Living in arguably one of the most breathtaking natural areas, we often see the lush rolling hills, dense forests, and golden prairies at face value. We forget that they have been roamed, managed by farm and land owners, and altered by years of interaction by humans. A shift in balance between soil, land, plant, and animal has resulted in reduction of quality and sustainability and introduction of noxious vegetation, pest, and deep land scarring has shifted. But, the balance is being restored.
Driftless Goat Company, in rural Lanesboro, can attest to this firsthand. “We have a business that is attractive to a diverse group of people: farmers, environmentalists, academics, artists, outdoors enthusiasts. There are a lot of ecological challenges and it’s exciting that agriculture is providing a solution,” says company co-founder Peter Ruen.
“In America, we often hear that agriculture is the problem. Agriculture is part of the solution. Fillmore County… the farms and farmers here are a different breed. It’s one of the cleanest counties in the country.”
“The story is the goats,” he continues. In 2017, Ruen and wife Cynthia, along with neighbors Jim and Debbie Rand, started Driftless Goat Company with two goats and a vision for responsible land management to steward the ever-changing environment. The company provides managed goat grazing not as a replacement to other methods, but as a viable alternative.
Becoming more and more common, in both rural and urban areas, the grazing of goats provides a reduction in usage of mechanical vegetative removal, whether mowing, cutting, or manually removing weeds, using chemical sprays, and other repetitive management strategies. Working with nature, rather than against it, grazing is effective in flood and fire mitigation, land erosion/stabilization, removal of noxious and invasive vegetation, and even pest reduction. Costs related to implementing goat-grazing operations are also impressive, when compared to the time, cost, and potential environmental impact of mechanical, chemical, or manual removal.
There is a vast number of lesser seen benefits also provided by the goats. Ruen is adamant about the science that shows the land’s response to stresses and both mineral and microbial fluctuations plays out in appearance of various changes, such as the influx of weeds, on the landscape. Alterations to the minute details of the soil and vegetation have long-lasting impact. Goats ingest various vegetative matter, digest any viable seeds and disperse the remnants in nutrient-rich, pelleted manure, all while aerating the soil with their hooves, opening up air and light flow, giving native plants a boost and adding to the overall health of the area. While we may only see the obvious control measures of a cleaned up area, the land is being rejuvenated and balanced through a highly effective recycling process.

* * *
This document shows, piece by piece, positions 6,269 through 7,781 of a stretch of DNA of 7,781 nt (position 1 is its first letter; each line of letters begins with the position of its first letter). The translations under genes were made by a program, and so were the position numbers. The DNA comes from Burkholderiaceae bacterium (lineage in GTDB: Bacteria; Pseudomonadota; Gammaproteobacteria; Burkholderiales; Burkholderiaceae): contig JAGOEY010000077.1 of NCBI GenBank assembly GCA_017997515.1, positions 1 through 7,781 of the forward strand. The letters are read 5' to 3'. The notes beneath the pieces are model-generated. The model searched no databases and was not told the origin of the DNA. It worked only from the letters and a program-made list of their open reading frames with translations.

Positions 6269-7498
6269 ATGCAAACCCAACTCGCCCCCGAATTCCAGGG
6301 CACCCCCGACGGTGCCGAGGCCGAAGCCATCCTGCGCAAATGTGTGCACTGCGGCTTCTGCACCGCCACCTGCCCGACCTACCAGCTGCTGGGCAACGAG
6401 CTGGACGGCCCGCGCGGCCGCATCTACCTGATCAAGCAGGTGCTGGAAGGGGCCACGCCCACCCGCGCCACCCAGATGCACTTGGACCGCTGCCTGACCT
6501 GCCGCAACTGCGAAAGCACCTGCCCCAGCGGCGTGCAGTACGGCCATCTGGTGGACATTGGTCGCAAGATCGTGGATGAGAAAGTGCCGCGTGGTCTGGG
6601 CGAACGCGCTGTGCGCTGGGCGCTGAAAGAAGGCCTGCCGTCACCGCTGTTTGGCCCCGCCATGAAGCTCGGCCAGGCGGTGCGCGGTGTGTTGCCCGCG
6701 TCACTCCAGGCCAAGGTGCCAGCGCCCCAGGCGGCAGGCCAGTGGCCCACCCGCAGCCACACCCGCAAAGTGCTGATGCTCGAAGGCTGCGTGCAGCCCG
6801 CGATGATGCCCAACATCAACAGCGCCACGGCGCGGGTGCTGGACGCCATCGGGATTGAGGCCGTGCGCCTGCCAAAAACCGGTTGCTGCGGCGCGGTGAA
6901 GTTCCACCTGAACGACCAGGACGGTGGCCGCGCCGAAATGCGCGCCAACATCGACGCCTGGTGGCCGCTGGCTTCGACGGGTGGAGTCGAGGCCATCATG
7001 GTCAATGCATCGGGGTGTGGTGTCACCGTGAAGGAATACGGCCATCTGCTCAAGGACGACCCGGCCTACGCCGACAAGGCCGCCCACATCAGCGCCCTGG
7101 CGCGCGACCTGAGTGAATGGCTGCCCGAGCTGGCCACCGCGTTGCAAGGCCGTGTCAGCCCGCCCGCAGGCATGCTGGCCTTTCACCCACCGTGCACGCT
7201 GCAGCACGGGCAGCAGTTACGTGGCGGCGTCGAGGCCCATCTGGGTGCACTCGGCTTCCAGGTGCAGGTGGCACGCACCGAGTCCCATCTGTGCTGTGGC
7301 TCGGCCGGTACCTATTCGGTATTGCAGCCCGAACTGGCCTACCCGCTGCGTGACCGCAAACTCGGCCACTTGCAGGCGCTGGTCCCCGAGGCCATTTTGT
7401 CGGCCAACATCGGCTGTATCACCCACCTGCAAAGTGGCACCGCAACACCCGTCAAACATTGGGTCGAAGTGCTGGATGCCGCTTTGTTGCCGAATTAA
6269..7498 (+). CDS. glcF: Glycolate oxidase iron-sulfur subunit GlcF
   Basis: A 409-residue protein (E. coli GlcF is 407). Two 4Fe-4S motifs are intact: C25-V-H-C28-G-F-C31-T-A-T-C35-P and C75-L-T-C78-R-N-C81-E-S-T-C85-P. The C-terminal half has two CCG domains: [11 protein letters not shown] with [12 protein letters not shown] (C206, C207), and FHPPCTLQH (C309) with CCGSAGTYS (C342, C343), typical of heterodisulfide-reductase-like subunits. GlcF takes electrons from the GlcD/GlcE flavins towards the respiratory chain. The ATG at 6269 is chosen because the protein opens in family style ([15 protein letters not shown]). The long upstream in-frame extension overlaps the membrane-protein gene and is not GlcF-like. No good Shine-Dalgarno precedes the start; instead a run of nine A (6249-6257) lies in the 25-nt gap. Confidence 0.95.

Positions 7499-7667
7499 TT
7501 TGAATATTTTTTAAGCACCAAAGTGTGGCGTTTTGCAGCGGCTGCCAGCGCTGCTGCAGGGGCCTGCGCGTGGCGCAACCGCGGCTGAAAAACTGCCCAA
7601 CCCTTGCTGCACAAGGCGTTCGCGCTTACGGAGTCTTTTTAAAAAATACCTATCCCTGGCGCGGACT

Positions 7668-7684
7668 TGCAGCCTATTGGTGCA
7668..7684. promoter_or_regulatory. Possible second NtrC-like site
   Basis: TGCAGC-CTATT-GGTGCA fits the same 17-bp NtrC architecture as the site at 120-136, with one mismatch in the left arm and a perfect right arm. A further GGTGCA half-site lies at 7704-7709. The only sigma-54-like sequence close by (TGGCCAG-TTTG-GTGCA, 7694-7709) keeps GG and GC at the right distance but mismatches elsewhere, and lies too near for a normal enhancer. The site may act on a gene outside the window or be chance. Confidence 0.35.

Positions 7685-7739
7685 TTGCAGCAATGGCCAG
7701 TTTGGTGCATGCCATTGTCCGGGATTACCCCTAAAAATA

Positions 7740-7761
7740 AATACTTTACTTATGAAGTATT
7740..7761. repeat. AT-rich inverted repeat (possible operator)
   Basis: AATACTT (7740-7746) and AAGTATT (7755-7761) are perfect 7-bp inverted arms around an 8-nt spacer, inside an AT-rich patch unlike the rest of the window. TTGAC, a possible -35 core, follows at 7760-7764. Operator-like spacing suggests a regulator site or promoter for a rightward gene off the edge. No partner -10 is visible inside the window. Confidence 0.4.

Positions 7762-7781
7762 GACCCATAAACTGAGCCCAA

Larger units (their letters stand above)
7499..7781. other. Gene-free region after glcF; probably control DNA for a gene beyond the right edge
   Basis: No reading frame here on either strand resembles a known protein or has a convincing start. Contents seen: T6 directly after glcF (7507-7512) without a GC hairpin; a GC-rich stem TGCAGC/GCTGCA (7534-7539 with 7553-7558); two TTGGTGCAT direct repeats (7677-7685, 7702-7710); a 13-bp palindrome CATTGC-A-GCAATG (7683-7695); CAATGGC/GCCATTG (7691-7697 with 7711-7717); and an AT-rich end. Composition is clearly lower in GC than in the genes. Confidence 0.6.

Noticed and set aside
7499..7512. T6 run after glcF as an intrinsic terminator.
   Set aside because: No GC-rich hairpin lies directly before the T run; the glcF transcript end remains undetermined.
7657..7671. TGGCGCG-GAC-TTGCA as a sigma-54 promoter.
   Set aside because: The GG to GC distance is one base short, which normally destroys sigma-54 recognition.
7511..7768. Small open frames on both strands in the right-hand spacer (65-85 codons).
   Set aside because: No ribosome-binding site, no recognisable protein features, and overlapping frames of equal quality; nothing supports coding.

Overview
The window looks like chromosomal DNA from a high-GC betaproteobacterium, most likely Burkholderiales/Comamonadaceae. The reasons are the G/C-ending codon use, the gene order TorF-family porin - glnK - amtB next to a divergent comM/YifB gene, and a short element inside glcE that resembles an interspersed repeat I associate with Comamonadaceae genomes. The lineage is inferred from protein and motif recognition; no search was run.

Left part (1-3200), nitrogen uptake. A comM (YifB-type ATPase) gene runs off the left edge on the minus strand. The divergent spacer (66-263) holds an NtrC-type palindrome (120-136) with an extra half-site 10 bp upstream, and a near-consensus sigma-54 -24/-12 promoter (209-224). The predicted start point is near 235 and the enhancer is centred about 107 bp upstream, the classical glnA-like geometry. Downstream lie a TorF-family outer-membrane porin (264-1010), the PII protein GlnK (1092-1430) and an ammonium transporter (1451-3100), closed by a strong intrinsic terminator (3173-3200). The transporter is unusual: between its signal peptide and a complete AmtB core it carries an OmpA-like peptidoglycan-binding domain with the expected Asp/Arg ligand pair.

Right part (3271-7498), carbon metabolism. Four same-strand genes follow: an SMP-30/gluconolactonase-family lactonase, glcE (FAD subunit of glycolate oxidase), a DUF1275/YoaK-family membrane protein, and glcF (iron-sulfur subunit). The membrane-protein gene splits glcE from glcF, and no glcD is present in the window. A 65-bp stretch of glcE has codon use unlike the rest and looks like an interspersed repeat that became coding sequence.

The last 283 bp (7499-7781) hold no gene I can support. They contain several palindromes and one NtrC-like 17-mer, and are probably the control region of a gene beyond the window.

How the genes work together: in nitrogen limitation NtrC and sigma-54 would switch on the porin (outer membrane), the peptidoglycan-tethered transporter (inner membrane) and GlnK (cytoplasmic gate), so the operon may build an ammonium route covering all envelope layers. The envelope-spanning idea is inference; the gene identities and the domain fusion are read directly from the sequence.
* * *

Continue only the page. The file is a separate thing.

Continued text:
The task is incredibly suited to the goats. Intelligent, they instinctively avoid the few species of vegetation they cannot consume, train well to electric fences, and come running to their goatherd’s call (each with his/her own way of calling their herd) when it’s time to move. Natural browsers, meaning they prefer woody stems and items of often unpalatable nature over grasses, goats are designed for this purpose and they’re enthusiastic about their work. Sure-footed hooves and bodies can climb and maneuver their way through the densest of areas, steepest grades, and obstacle-laden work sites. Their prehensile lip is sensitive enough to pick individual pieces of grain from ration, but their digestive system can withstand the digestion of many things either toxic or abrasive to humans and other livestock. Case in point, thistle, wild parsnip, and prickly ash invading Fillmore County prairie and woodlots. Favorites of the goats, the plants are nibbled down, seeds and all, the stems and trunks often stripped bare, and the roots trampled, stressing the plant into submission. With subsequent grazing, or even one time, the desirable, diverse vegetation is allowed to thrive, beating out the more invasive species.